The Federal Energy Regulatory Commission on Oct. 24 accepted an agreement under which the affiliated developers of two solar projects, Desert Sunlight 250 LLC and Desert Sunlight 300 LLC, will share common transmission facilities.
The agreement is between Desert Sunlight 250, Desert Sunlight 300 and Sunlight Holdings LLC. Desert 250 and Desert 300 are wholly-owned subsidiaries of Sunlight Holdings. Sunlight Holdings is a wholly-owned subsidiary of Desert Sunlight Investment Holdings LLC. Desert Sunlight Investment is owned by:
- NextEra Desert Sunlight Holdings LLC (an affiliate of NextEra Energy);
- EFS Desert Sun LLC (General Electric affiliate); and
- Summit Solar Desert Sunlight LLC (Sumitomo Corp.).
Desert 250 and Desert 300 own and operate photovoltaic solar facilities with the capacity to produce up to 250 MW and 300 MW, respectively. Both facilities are located in Riverside County, Calif. Both interconnect into the Red Bluff 230 kV bus, which is a 500/230 kV substation owned by Southern California Edison. Desert 250 and Desert 300 own, as co-tenants, certain interconnection facilities, including a 12-mile, 230 kV generation tie-line and a set of 230 kV disconnect switches. There are indications in the FERC filings that both projects are to be fully operating by early 2014.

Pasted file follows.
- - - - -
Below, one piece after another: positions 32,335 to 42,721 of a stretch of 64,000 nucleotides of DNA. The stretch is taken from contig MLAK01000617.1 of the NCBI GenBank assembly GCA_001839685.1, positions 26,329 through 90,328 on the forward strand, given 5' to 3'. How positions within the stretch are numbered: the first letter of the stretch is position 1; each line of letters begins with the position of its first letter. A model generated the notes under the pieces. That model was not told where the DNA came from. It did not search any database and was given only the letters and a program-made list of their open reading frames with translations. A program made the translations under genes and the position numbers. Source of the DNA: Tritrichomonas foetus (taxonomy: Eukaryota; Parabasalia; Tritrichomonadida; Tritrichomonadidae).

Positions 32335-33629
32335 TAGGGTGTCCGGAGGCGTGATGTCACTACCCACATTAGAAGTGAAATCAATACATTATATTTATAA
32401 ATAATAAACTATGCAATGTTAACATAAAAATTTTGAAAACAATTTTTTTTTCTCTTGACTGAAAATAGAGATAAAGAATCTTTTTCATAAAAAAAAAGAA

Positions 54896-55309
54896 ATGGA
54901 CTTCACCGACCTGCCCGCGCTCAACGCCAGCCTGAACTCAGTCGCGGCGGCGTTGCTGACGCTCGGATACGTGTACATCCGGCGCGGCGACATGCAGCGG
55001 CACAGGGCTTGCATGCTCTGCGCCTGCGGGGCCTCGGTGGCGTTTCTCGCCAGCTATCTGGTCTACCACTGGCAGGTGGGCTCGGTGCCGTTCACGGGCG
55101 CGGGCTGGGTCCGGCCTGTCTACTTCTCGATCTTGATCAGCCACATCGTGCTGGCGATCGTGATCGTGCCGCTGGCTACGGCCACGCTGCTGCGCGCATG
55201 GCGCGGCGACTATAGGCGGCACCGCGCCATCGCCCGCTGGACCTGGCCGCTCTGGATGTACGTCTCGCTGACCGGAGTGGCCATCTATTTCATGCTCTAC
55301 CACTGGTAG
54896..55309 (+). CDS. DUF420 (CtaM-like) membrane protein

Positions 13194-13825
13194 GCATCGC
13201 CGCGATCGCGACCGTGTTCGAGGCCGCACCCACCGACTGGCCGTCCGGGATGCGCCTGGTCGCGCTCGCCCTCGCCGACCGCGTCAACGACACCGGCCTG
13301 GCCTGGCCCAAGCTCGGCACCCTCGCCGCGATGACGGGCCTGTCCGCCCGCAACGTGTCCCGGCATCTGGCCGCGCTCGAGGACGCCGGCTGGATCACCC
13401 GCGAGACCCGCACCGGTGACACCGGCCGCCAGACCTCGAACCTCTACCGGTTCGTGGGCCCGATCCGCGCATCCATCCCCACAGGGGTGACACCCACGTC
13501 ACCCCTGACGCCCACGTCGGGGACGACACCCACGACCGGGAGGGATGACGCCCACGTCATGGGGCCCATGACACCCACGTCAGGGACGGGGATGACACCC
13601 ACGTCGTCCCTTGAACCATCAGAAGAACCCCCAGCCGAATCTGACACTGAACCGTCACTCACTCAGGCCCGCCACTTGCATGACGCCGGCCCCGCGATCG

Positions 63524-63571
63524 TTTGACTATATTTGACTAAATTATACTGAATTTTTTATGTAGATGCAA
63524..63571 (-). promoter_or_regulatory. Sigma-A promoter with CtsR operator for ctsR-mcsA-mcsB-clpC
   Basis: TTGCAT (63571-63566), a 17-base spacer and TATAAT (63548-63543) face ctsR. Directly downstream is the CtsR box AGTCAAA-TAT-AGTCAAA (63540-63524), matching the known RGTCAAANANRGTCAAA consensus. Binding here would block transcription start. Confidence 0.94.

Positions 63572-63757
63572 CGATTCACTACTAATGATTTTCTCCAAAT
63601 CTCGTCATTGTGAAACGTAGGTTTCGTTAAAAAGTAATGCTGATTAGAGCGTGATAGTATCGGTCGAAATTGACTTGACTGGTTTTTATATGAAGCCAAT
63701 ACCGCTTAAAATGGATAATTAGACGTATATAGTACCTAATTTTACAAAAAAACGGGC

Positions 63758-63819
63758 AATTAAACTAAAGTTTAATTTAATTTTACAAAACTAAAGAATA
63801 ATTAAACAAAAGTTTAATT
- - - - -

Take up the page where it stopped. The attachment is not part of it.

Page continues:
The shared facilities agreement between Desert 250 and Desert 300 that FERC approved on Oct. 24 is intended to enable both companies to deliver power produced by their generating projects to the transmission grid.
The maximum amount of energy that could be transmitted from the Desert 250 and the Desert 300 generating facilities would be approximately 1.35 million MWh each annually. While Desert 250 could transmit around 2.19 million MWh annually and Desert 300 could transmit 2.63 million MWh annually, each is an intermittent photovoltaic facility projected to have a capacity factor of about 28%, or 1.35 million MWh annually.